And so we limp, from one debacle to the next. The activation of Article 16 of the Northern Ireland Protocol comes next, we have to assume, in the hope that drawing public attention to sovereign irrelevancies might distract from the growing sense of chaos in the country. House.

However, everything is at least going well in the job market. Where is it?

There has been a lot of self-congratulation – and rightly so in some ways – at HM Treasury for the government’s £ 70bn coronavirus job retention program, which finally ended last week.

The leave turned out to be an extremely expensive policy and lasted much longer than originally planned, but it was much better if some five million people were suddenly thrown into the unemployment benefit queue.

The program has significantly alleviated the scarring effects of a year and a half of on-off lockdown, and therefore can reasonably be considered relatively good value for money, even at its tempting price tag.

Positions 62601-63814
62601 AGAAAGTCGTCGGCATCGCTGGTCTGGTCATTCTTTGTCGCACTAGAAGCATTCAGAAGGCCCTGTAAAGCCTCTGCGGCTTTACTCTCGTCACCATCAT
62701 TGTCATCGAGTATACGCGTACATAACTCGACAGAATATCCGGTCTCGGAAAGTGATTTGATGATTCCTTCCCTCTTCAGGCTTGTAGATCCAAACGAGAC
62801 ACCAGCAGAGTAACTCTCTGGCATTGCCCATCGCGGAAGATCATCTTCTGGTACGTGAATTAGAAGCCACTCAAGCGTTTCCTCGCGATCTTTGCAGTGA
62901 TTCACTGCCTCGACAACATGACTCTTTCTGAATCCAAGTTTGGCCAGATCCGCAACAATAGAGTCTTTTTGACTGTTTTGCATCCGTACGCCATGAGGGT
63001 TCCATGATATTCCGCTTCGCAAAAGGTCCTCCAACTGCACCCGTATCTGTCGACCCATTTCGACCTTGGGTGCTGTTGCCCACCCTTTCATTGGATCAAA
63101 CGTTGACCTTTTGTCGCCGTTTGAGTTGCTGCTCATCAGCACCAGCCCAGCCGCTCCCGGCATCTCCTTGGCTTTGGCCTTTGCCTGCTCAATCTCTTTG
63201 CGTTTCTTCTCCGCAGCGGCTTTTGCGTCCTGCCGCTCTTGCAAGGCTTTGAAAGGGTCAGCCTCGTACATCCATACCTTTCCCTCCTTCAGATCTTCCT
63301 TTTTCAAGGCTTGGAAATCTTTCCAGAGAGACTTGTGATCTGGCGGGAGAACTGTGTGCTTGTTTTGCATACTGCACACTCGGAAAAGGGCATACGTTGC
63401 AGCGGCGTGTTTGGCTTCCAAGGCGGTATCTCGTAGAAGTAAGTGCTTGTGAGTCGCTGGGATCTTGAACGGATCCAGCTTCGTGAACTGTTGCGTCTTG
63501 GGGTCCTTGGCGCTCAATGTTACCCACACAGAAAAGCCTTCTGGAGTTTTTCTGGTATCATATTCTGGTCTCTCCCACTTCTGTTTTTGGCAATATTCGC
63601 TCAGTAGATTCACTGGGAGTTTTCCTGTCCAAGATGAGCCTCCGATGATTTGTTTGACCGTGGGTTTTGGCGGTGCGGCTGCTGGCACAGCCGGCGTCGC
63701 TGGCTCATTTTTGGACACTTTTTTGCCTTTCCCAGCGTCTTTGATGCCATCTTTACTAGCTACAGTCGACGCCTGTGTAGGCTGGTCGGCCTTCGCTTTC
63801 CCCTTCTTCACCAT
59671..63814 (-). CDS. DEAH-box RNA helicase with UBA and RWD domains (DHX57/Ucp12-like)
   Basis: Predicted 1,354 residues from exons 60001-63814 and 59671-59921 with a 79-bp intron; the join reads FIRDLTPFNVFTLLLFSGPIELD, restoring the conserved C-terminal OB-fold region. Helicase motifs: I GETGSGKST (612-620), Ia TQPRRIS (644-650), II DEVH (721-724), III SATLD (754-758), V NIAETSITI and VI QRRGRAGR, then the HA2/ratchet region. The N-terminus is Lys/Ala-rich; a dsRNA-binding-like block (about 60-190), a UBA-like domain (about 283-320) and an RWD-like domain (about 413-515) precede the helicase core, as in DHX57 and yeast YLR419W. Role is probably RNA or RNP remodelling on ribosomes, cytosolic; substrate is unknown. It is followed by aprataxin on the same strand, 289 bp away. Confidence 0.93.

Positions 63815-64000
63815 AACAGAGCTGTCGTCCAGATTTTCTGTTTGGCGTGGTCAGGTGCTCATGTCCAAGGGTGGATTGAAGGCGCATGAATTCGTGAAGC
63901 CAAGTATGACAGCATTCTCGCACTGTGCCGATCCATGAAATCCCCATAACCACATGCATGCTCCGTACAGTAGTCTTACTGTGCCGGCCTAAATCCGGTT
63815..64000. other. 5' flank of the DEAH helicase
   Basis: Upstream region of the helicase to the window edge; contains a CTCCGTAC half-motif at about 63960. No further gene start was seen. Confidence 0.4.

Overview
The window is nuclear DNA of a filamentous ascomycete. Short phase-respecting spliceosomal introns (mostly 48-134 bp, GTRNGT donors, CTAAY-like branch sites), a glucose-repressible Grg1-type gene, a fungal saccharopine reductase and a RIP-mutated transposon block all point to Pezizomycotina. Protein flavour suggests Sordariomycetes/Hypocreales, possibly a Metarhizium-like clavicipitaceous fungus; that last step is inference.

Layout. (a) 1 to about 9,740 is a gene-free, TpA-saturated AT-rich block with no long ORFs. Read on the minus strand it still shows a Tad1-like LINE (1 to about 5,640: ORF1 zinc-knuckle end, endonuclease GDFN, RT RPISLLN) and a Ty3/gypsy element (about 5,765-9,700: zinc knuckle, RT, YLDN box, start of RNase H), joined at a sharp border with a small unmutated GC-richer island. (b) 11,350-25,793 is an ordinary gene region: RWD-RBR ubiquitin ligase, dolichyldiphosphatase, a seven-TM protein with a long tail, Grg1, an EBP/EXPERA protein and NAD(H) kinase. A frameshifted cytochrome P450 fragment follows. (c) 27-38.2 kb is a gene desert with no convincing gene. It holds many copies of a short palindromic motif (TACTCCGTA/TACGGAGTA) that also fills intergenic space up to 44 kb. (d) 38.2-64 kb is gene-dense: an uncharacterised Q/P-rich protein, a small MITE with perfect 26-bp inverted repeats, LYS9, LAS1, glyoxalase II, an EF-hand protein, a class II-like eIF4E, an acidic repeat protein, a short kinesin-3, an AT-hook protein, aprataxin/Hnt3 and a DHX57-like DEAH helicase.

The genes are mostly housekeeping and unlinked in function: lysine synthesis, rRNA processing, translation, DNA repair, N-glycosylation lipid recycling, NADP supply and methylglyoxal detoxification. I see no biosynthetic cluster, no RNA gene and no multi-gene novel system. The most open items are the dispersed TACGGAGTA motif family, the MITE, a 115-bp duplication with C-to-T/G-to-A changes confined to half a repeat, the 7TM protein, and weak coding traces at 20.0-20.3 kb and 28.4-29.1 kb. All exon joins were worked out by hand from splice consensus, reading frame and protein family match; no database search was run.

Looking back, we might have done the lockdown differently and therefore saved some of those costs. However, it is always possible to cite false turns in the aftermath of a crisis. Even if there hadn’t been a legally enforced lockdown in response to the pandemic, the one fear factor would have made many businesses and jobs fired anyway.

It was fairer for the government to formalize social distancing measures and compensate affected businesses and employees accordingly rather than allowing behavioral change to arbitrarily wreak havoc on people’s jobs. So there is at least one success. But not so fast.

About 1 million employees remained on leave when it closed; for them the moment of truth has arrived. Analysis from the Office for National Statistics suggests that the longer an employee is on leave, the more likely he or she is to be fired.

In addition, the holiday is ending with the economy still far from its pre-pandemic production levels.

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